Going Rogue: America’s Unconventional Warfare in the Mideast.
July 5, 2012
The intent of U.S. [Unconventional Warfare] UW efforts is
to exploit a hostile power’s political, military, economic, and
psychological vulnerabilities by developing and sustaining resistance
forces to accomplish U.S. strategic objectives…For the foreseeable
future, U.S. forces will predominantly engage in irregular warfare (IW)
So begins the 2010 Unconventional Warfare (UW) Manual of the US Military’s Special Forces.
The manual attached here (TC 18-01) is an interim publication,
developed to address the definition of Unconventional Warfare and some
other inconsistencies in UW Doctrine. The new UW document (ATP 3-05.1)
is in the initial draft and not yet available, though sources tell me it
is unlikely to differ much from TC 18-01.
But most of us have not had the pleasure of leafing through this
truly revelatory blueprint that shows how America wages its dirty wars.
These are the secret wars that have neither been approved by Congress,
nor by the inhabitants of nations whose lives – if not bodies – are
mauled by the directives on these pages.
A quote from President John F. Kennedy in 1962 opens the document.
These few lines illustrate a core Washington belief that US forces have
the right to destabilize, infiltrate, assassinate, subvert – all in
service of questionable foreign policy objectives, with no evident
consideration of a sovereign state’s preparedness or desire for change:
There is another type of warfare—new in its
intensity, ancient in its origin—war by guerrillas, subversives,
insurgents, assassins; war by ambush instead of by combat, by
infiltration instead of aggression, seeking victory by eroding and
exhausting the enemy instead of engaging him. It preys on unrest.
Target: Middle East
The Bush Doctrine paved the way for the mainstreaming of
unconventional warfare by establishing the principle of pre-emptive
actions against a state that may one day pose a threat to
American interests. It didn’t offer any specific criteria to gauge those
threats, nor did it attempt to explain why anyone outside the United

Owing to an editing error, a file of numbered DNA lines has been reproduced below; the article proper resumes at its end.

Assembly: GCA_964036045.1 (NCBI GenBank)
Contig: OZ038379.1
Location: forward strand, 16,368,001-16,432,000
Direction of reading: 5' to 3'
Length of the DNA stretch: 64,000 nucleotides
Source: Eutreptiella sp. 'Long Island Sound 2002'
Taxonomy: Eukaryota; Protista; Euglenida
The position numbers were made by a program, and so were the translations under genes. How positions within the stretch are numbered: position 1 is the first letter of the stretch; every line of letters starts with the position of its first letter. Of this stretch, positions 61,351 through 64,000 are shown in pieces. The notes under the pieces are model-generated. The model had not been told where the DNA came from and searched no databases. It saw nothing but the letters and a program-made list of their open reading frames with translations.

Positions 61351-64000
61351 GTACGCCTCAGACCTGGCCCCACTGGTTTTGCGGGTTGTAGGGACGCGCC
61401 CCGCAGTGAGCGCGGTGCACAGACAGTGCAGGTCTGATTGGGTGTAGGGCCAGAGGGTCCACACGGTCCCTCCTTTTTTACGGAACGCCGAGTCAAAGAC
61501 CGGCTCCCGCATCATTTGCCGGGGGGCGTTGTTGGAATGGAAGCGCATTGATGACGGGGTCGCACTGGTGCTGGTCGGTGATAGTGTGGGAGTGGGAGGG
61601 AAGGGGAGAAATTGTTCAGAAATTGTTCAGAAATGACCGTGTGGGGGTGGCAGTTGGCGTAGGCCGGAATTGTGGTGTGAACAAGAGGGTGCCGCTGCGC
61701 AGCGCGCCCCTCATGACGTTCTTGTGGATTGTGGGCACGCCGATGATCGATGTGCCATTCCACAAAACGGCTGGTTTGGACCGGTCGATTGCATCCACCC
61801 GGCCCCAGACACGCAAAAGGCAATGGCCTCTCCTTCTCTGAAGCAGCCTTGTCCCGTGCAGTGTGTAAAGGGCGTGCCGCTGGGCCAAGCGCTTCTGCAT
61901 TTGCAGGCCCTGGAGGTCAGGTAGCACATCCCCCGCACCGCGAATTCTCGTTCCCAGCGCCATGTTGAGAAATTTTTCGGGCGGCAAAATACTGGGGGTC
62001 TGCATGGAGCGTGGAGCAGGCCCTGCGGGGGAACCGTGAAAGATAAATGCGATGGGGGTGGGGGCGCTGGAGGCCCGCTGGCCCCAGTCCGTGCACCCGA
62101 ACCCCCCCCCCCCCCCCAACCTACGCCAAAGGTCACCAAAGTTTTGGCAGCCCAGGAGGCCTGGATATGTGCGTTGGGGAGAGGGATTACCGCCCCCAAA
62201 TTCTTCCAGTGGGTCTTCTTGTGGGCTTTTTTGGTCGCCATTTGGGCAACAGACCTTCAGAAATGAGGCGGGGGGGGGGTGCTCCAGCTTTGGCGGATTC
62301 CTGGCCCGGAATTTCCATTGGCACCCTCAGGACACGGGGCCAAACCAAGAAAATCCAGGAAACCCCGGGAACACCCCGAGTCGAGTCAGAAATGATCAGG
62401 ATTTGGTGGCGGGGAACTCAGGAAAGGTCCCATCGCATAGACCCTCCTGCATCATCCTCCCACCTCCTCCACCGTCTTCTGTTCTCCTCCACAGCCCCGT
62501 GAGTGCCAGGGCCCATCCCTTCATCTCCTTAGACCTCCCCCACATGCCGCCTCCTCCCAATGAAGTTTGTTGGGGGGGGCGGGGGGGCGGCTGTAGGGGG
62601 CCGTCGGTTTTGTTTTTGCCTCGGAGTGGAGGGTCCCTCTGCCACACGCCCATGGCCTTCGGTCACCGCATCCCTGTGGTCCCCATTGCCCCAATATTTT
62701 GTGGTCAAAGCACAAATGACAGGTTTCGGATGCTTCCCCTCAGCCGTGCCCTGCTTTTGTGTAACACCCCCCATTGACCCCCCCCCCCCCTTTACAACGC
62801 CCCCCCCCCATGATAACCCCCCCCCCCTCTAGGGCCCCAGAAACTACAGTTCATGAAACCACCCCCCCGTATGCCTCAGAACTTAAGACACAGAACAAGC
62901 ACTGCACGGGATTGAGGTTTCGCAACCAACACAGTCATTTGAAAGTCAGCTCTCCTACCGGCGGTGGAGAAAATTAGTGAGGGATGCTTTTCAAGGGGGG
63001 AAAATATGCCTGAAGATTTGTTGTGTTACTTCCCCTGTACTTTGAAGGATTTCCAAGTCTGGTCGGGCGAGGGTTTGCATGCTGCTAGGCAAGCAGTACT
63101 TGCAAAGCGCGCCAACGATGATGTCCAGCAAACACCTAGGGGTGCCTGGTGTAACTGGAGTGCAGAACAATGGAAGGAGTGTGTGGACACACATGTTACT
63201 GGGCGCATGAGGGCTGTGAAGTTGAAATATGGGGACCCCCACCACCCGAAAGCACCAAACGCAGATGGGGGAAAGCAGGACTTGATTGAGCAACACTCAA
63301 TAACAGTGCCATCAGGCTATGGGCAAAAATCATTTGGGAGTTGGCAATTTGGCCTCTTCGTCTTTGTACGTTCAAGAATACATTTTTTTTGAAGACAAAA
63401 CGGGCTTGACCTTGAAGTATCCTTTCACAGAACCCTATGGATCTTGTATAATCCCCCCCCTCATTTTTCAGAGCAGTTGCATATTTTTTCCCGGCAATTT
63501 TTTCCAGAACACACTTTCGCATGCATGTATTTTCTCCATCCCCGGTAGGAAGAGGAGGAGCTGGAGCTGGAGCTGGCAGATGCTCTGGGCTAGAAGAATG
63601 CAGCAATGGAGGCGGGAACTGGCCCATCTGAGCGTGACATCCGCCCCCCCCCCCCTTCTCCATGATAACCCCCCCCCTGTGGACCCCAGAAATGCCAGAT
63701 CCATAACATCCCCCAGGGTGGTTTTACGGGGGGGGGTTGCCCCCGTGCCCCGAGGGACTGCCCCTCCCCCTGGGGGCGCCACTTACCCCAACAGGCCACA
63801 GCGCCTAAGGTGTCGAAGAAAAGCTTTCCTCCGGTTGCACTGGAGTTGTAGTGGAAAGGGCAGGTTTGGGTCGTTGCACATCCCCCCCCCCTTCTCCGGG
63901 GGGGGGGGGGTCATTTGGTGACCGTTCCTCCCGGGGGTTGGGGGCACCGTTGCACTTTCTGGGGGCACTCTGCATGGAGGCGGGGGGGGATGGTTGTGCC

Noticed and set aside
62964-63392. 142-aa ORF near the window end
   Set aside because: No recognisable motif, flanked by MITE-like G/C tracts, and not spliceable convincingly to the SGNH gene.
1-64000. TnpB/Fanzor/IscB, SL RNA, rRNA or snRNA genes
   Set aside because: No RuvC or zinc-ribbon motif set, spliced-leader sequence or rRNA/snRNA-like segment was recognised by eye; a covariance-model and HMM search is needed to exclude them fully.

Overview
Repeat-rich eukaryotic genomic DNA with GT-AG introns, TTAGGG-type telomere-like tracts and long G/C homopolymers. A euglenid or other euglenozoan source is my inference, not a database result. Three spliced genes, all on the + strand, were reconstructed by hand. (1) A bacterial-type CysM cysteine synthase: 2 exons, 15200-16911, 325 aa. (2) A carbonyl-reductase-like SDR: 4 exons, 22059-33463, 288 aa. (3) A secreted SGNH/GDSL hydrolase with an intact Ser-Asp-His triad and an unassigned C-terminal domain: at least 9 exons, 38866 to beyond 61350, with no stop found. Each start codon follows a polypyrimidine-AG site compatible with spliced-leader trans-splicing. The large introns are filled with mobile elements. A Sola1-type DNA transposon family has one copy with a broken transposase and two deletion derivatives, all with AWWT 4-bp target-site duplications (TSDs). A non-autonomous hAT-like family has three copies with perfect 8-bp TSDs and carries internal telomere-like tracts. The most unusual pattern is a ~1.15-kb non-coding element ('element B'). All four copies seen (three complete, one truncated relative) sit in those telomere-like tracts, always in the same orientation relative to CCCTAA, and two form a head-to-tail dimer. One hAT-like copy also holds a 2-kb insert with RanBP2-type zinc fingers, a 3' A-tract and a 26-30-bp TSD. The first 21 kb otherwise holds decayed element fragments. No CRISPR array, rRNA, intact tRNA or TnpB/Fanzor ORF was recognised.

States should be held accountable for US “interests” – be they
commercial, security or political.
The doctrine went largely unchallenged, and has been played out with
disastrous results throughout the Middle East in the past decade. The
prime targets of UW have traditionally been nations and groups that
oppose US primacy in the region – mainly the Resistance Axis consisting
of Iran, Syria, Hezbollah and Hamas – but UW has been carried out to
some degree in virtually any nation where this Axis carries some
The most nefarious aspect of UW – aside from the obvious violations
of international law pertaining to sovereignty, territorial integrity
and loss of human life/property, etc – is the proactive and aggressive
effort to psychologically sway a population against its government. It
is at this entry point where UW fails every American test of “values.”
The Arab Intifadas of 2011 provided a unique opportunity – amidst
regional and sometimes domestic chaos – to ramp up UW activities in
“hostile” states, whether or not populations sought regime change. Prime
examples are Iran, Syria and Libya – all of which have been UW targets
in the past year, at different levels of infiltration and with markedly
Here is a chart from the Special Forces UW manual that demonstrates the scope of activity at the early stages:
was supposed to be the kick-off in Iran, but the Islamic Republic was
already on guard, having gained experience with UW subversion in the
aftermath of the 2009 Iranian presidential elections.
The use of social media to coordinate protests and widely disseminate
anti-regime narratives in Iran’s post-election period marked a new era
in the internet revolution globally. The Pentagon lost no time in
claiming cyberspace as an “operational domain” and in the past year has
substantially increased its budgetary allocation to subversion
activities on the web.
Continue reading this article here at english.al-akhbar.com.